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until it rots into nothingness."
"What are you driving at, anyway?" A note of suspicion lurked in the question. He moved restlessly.
"Driving at nothing. I am merely sizing up impressions. I know what I'm going to do, you see. I know how it's going to feel when I strike that water, just how it's going to affect my nerve system to strangle in it. I used to write stories about this sort of thing."
"Extremely punk ones, my friend."
"Say, look here. I can't get you straight. I don't know what you want. But I'm going to do to-night what I came here to do. That's got to be clear. And I have a damn good excuse for it, damn good. I'll tell you.".
"Please don't." There was a shade of reproach present somehow. The smaller man peered at the other in surprise. "Why not?"
"Because I don't want to hear it. It would involve a story and that would in its turn involve dramatics. I write the stuff, I know the stuff. And, believe me, it's all waste of breath and time and thought. This is a nice romantic situation. But don't spoil it with a tale of unrest and hard luck. Any bum can do that." "But it would do me good, relieve me to tell you."
"Damn, but you're a queer bird."
"Not nearly so queer as you. Look here, my friend, let's shake hands on this and go."
"How do you know I'm not afraid to go? You said—”
"Because I've planted a determination. That's what you said.” There was a pause. The two men waited, their bodies dis
tinctly separated by the vapor.
"Oh, God! I'm not afraid!" The smaller man peered up threateningly into the other's face.
"Aren't you?" Through the blackness a whisper of a laugh floated.
"Hell! I see your game now. I see it clear as daylight. You think you can bluff me, can you, frighten me, scare me into yellowness. Why, you idiot, I've lost all my fear through you— all of it." His voice trailed off. The taller man waited in
silence. He seemed bigger than before. The glow of a distant arc-light glistened for a second on his coat, then disappeared.
"I don't know," he muttered under his breath, "whether you are in earnest or not."
The smaller man sprang to the railing and started to climb. Then suddenly he slid down, turned quickly, and facing the stranger, said: "Supposing you go first.'
The stranger did not move. Suddenly he rasped out: "It makes no difference, does it, who goes first?"
The smaller man began to laugh. His laughter echoed crazily in that vapor. It was broken intermittently with coughs. Altogether it was quite horrible, uncanny. The stranger appeared not to notice it. He moved over to the railing.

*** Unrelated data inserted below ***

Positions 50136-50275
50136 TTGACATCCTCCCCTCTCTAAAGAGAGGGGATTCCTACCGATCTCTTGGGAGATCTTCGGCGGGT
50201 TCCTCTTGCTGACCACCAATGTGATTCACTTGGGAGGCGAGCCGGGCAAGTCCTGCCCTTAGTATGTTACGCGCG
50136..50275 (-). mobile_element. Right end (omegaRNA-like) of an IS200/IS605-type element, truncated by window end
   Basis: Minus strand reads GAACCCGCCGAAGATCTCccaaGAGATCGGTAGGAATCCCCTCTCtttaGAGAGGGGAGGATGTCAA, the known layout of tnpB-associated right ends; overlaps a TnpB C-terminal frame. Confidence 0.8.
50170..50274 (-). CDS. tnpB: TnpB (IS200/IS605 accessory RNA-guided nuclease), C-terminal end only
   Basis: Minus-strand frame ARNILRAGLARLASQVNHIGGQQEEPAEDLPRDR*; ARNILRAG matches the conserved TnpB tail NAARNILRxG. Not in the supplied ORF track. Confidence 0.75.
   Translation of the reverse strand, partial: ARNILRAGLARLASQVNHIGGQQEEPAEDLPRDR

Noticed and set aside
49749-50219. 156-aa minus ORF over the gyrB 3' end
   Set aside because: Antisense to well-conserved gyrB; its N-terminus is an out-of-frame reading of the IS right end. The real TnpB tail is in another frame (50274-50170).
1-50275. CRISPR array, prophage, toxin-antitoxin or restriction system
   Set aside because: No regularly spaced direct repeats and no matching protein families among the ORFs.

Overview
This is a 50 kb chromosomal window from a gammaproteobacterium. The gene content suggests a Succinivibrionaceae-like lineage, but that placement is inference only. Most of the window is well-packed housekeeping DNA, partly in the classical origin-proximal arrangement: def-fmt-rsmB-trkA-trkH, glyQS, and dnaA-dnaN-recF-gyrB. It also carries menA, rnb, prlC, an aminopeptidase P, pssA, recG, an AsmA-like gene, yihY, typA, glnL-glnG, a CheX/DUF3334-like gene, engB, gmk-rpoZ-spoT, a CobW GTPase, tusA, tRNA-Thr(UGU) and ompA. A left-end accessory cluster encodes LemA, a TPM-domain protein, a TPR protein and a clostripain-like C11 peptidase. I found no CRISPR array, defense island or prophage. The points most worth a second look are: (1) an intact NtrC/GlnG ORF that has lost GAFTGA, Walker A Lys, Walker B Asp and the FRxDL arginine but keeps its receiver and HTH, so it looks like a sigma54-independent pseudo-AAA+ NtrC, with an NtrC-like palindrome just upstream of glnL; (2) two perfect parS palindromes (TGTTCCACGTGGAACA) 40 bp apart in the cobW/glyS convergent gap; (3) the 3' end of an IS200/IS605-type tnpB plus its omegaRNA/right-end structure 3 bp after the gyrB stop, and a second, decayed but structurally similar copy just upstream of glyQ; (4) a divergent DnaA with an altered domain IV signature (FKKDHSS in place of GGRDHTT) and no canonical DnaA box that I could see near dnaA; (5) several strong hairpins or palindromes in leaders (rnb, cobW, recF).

"The water is deepest here, I think."
Again there was a long pause. The water went on falling, drip, drip, drip. From afar the city mumbled sullenly. The rattle of an elevated came sliding across the mists in dull resonance. A cooler wind was blowing farther up.
Then with a nervous bound the smaller man had cleared the space between him and the stranger. He, grasped the other's waist firmly.
"Look out, you fool!"
There was a heave, a wrench and a slight struggle. "My God!" gasped the stranger. "What's the idea?"
The smaller man was panting furiously, tugging at the other's "You shall go too," he wheezed.
The stranger laughed heavily, mirthlessly. "Get off!" he commanded. He commenced slipping, sliding backward. "Get off, fool!" he repeated, raising his voice.
But the smaller man only tugged the more fiercely. "You are crazy as hell," he grunted, "but you'll go too."
And then without the slightest warning the larger man weakened, bent sideways, lost his balance, clutched, careened-plunged. Both of them in a dark compact mass, down through streams of vapor, down through blackness that was cold as iron, and which sheltered strange gurglings from the water at the bottom. Splunk. Ashhhhhhhhh!
The fog swept in over the spot where they had been. Another fog-horn bellowed in the night. The arc-light glowed at a distance, splotchily like a swollen scarlet eye. The river moved off beneath with a profound hiss as if steam were escaping from a tube.
Carlos C. Drake.
Sir Harry. By Archibald Marshall. (Dodd, Mead & Co.)
Sheer brute force does not always make for good literature— certainly not for lasting literature. And it is a relief to turn again to an author who realizes that life in perspective is never brutal and who draws breath amid the thunder of modernity to charm us with a tale of romance and quiet in rural England. The day of the manor and the squire is passing. Young Sir Harry will all too soon be a dream of the placid past, rising like incense from the turbulent thunder of the future. But the life Mr. Marshall has painted masterfully is no less real for that. Old England, fragrant with tradition, drowsing under a smiling sky, is itself a tradition which has found an able recorder and interpreter.
"Sir Harry" is the love story of a refreshingly young young man, brought up preserved from contact with the world of men -and women-standing hesitant and unspoiled on the threshold of life. There is no dominant character-though, to be sure, the individuality of each is drawn with the sure touch of the master. The beauty of the tale lies in an uncloying sweetness, in the panorama of an English countryside, viewed through the dreamy eyes of young Sir Harry himself, in a sort of quiet optimism.
Archibald Marshall has been called the successor of Trollope. He is more. Trollope was the interpreter of a generation. Marshall is the spokesman of an entire social order. And his finished craftsmanship, polished style, delicacy of manner, and accurately sympathetic insight into human motives is a joy to the heart. He is an oasis in the desert of modern literary achievement.
J. A. T.